Ms BIRD (2:27 PM) —My question is to the Minister for Infrastructure, Transport, Regional Development and Local Government, representing the Minister for Broadband, Communications and the Digital Economy. What progress is being made to roll out universal high-speed broadband in Australia, and why is it important to regional and remote communities? And are there any threats to broadband delivery in these communities?
Mr ALBANESE (Minister for Infrastructure, Transport, Regional Development and Local Government) —I thank the member for Cunningham for her question, because she understands that this is the biggest nation-building infrastructure project in Australia’s history. Broadband will transform the way we do work, the way we communicate and engage with each other and the way we deal with the health and education sectors. This will deliver right across the nation, and others agree with us. The Age editorial today said this:
Building the NBN is a visionary task whose historic significance will outstrip even that of infrastructure projects such as the Snowy Mountains Scheme, which fired the imaginations of past generations … Physical distances cannot be shrunk, but their tyranny may at last be overcome under the new forms of human connectivity the NBN will make possible.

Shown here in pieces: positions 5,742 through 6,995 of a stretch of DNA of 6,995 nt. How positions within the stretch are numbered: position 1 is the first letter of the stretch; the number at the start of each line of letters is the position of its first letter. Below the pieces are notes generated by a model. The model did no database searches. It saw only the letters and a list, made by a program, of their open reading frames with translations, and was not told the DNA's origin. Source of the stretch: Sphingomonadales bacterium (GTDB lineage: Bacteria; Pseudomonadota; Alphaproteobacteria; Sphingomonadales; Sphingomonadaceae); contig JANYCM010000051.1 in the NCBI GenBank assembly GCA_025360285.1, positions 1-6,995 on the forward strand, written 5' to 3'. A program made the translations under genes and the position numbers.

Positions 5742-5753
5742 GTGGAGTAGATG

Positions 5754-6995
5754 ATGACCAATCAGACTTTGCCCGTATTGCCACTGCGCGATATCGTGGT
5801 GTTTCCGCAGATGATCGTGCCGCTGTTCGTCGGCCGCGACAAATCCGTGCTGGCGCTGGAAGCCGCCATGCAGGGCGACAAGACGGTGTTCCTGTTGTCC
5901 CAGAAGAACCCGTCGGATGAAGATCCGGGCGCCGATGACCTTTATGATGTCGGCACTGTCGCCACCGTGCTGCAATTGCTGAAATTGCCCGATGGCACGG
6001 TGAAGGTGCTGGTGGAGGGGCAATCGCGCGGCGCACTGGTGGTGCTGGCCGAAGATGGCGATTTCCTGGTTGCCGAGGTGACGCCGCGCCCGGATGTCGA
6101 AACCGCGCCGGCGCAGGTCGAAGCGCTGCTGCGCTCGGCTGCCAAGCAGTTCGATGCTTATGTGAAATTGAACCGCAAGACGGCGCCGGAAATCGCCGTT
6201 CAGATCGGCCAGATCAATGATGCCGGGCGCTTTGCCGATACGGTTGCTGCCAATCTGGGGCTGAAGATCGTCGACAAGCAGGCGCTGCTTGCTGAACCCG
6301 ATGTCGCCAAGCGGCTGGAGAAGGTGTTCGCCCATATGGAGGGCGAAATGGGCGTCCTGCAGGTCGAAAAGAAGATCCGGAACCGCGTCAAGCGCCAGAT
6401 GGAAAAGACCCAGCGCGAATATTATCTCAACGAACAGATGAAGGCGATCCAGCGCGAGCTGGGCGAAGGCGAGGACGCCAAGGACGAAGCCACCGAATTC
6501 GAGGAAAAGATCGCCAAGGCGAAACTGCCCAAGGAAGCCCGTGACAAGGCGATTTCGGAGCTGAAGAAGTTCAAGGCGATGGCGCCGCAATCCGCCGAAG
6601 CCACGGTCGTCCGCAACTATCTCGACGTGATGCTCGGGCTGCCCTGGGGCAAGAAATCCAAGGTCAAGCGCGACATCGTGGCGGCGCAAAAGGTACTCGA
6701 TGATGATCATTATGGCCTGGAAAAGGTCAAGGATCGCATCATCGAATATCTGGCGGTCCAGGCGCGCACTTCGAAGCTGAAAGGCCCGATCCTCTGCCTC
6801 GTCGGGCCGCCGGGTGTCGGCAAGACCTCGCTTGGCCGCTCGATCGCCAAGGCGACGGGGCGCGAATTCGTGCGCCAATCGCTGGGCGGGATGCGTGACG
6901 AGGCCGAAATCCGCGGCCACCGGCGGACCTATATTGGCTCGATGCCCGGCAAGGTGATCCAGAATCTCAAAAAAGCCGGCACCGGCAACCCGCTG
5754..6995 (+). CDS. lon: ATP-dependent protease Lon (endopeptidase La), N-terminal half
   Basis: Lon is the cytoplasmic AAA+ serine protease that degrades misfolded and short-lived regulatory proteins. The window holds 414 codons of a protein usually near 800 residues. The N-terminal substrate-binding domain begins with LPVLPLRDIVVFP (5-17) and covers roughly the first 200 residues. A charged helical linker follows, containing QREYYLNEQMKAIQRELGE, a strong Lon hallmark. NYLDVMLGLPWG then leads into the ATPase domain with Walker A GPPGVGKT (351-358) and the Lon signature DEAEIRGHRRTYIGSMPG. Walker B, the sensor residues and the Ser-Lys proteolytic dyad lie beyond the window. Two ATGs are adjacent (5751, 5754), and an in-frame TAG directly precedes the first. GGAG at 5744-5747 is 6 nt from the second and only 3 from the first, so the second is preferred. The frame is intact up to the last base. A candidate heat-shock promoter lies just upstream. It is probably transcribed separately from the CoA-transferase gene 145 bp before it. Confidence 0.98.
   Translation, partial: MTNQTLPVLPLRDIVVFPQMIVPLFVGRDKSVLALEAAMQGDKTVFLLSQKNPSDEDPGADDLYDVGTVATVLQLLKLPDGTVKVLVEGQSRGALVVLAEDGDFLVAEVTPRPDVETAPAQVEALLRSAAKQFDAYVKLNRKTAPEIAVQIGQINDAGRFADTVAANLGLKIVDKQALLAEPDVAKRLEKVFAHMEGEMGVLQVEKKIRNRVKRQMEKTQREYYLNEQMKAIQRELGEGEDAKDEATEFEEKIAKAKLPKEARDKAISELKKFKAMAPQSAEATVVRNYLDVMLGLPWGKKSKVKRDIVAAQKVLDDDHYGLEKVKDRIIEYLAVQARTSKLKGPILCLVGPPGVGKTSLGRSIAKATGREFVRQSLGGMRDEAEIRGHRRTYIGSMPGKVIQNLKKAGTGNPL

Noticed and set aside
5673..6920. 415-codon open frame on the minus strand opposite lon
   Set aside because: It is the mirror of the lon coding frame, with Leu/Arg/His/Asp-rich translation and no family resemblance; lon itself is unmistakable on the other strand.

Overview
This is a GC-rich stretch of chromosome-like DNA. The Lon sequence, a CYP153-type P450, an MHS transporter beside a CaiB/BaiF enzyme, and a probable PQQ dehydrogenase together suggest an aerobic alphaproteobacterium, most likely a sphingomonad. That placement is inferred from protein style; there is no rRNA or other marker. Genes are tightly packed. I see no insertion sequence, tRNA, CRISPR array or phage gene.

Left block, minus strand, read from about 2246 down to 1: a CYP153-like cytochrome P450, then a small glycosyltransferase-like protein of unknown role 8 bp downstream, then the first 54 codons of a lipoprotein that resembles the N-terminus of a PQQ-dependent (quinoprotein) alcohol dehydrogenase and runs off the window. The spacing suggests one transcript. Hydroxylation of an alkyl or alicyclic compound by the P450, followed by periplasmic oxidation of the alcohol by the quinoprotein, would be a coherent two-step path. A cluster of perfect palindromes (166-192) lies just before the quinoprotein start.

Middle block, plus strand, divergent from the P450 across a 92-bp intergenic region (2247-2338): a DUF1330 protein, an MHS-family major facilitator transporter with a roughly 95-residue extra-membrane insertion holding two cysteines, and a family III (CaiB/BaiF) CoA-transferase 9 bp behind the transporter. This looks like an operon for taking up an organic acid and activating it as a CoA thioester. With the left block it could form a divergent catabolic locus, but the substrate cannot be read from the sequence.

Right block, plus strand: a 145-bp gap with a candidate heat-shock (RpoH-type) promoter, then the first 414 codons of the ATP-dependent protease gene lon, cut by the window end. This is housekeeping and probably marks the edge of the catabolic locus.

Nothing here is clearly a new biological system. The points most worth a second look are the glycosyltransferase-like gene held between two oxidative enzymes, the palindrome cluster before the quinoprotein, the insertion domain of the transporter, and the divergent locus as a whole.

That is why this project is so important. First services start in Tasmania just next month. Smithton, Scottsdale and Midway Point will for the first time have high-speed, affordable broadband. The rollout of some 6,000 kilometres of fibre optic backbone links is underway to some 100 regional locations.
The upgraded Australian Broadband Guarantee program will provide tens of thousands of existing and new customers with faster speeds and bigger monthly download limits. The agreement between Telstra and NBN Co. will ensure that the NBN is delivered faster, cheaper and with higher take-up rates, with benefits for both business and households. But it is under threat because those opposite are so out of touch that they simply cannot believe that the government is playing any role at all. Indeed, the shadow finance spokesperson has said:
This is government gone mad.
That is their position. The opposition will scrap the NBN, ripping up vital infrastructure, ripping billions of dollars out of rural and regional Australia. But they do have something to take its place. In its place they will set up a billion-dollar regional education fund and will invest the interest, about $60 million a year—$60 million a year in total—to deal with 21st century education and communications tools across the whole country. They want regional and rural Australia to miss out on broadband, just as it did under 12 years of coalition government—
Mr Fletcher —What a lie! Who cancelled Broadband Connect?
Mr ALBANESE —and just as it did under their 18 failed broadband policies. Since then they have had three different shadow ministers, none of whom have been prepared to take that leap into the 21st century, leave their walkie-talkies behind and move into the digital age. They simply are not up to economic management and the challenges of this century.
Mr Fletcher —It is a lie!
The SPEAKER —The member for Bradfield will withdraw the comment.
Mr Fletcher —I withdraw.